Heather always wanted to be a life scientist and has degrees in biology and environmental management. She has worked for two Wildlife Trusts, the Environment Agency and NGOs in the UK and overseas.
8.35 I drop my son at school and head straight to the office.
9.00 A quick catch-up with my team. The three of us provide ecology planning advice to 10 of the 11 local planning authorities in Surrey.
9.30 Calls start coming in from planning case officers. SWT is the only organisation in Surrey that can provide consistent ecological oversight on building development projects and the planners want our advice on the proposals they receive. We check ecologists’ reports, to make sure they adhere to best practice and match the actual work planned.
10.30 I’m advising on a proposal to redevelop an old nursery site. National planning policy currently requires no net loss, but with the incoming Environment Act will soon require a minimum level of biodiversity net gain. I’ve discovered that the applicant has a larger woodland site nearby which, under a robust management plan, can compensate for the smaller development. Following our advice, the planning authority secures a long-term agreement with the developer to manage the site for biodiversity. Sometimes we work with council enforcement officers to make sure it happens.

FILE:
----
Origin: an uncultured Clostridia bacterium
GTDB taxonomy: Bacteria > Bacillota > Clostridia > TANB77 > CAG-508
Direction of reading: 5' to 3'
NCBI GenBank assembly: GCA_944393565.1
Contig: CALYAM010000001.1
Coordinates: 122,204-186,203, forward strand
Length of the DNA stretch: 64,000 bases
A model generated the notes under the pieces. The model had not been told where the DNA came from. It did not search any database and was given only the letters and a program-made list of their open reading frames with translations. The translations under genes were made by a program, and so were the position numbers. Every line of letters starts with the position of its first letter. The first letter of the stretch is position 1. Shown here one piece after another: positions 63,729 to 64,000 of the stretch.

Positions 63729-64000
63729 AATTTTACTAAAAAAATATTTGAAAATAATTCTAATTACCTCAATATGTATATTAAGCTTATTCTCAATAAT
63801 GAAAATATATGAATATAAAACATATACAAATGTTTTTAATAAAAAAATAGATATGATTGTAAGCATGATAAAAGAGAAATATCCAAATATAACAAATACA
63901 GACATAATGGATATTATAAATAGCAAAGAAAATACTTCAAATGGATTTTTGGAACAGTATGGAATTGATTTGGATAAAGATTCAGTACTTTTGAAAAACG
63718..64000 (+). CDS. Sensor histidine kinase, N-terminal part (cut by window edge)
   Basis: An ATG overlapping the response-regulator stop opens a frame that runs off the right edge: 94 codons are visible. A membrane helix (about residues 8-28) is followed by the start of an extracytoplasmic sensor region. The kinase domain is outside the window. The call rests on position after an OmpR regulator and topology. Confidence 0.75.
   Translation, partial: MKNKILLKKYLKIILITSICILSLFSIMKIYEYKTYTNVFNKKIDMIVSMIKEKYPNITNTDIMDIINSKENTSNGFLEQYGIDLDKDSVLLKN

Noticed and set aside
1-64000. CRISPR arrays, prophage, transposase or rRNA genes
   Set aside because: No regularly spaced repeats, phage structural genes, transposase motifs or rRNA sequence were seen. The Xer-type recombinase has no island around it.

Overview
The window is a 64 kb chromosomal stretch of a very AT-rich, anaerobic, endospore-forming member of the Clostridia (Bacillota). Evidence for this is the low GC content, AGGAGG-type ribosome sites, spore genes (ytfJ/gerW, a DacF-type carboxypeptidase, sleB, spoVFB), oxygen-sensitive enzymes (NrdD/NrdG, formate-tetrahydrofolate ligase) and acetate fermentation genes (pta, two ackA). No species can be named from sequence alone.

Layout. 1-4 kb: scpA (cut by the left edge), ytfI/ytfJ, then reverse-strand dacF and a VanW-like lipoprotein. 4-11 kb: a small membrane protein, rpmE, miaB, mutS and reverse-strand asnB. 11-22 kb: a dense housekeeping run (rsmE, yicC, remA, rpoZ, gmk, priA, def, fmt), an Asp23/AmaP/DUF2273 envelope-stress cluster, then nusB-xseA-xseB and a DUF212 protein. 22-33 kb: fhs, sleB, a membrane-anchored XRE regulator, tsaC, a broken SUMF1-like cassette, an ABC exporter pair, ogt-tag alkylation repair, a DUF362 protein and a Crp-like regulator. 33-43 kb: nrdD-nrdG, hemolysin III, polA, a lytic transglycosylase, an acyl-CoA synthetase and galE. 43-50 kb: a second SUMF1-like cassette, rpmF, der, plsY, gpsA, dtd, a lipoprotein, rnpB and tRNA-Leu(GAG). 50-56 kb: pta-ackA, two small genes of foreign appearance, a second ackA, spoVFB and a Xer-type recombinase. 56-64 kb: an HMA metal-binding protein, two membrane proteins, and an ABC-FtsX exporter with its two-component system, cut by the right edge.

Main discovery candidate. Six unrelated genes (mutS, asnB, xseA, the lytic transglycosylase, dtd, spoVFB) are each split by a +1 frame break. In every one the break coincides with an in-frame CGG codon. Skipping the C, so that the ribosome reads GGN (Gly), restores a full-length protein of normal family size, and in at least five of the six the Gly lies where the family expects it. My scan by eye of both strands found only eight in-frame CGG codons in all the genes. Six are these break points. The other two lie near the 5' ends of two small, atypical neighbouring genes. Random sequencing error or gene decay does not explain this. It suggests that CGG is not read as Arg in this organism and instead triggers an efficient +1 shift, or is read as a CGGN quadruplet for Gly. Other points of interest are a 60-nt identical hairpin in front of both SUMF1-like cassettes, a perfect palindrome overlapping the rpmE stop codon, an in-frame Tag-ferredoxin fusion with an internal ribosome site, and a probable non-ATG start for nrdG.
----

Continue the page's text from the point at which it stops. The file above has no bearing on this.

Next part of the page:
12.30 I make time for a quick walk. I would like to get out to development sites more often, but you can still have a big impact from your desk.
1.00 More calls and emails. This job focuses on the 96% of Surrey that the Trust doesn’t manage, and we are always trying to get the maximum benefit for wildlife. Specifically, we provide the link between developers and planning officers.
3.00 School pick-up time. We go home via Ash Ranges, which is managed by the Trust, so there’s always a lot to see. Last week my son found a banded centipede and a bedraggled parasitic wasp. I think I’m training him to be a naturalist.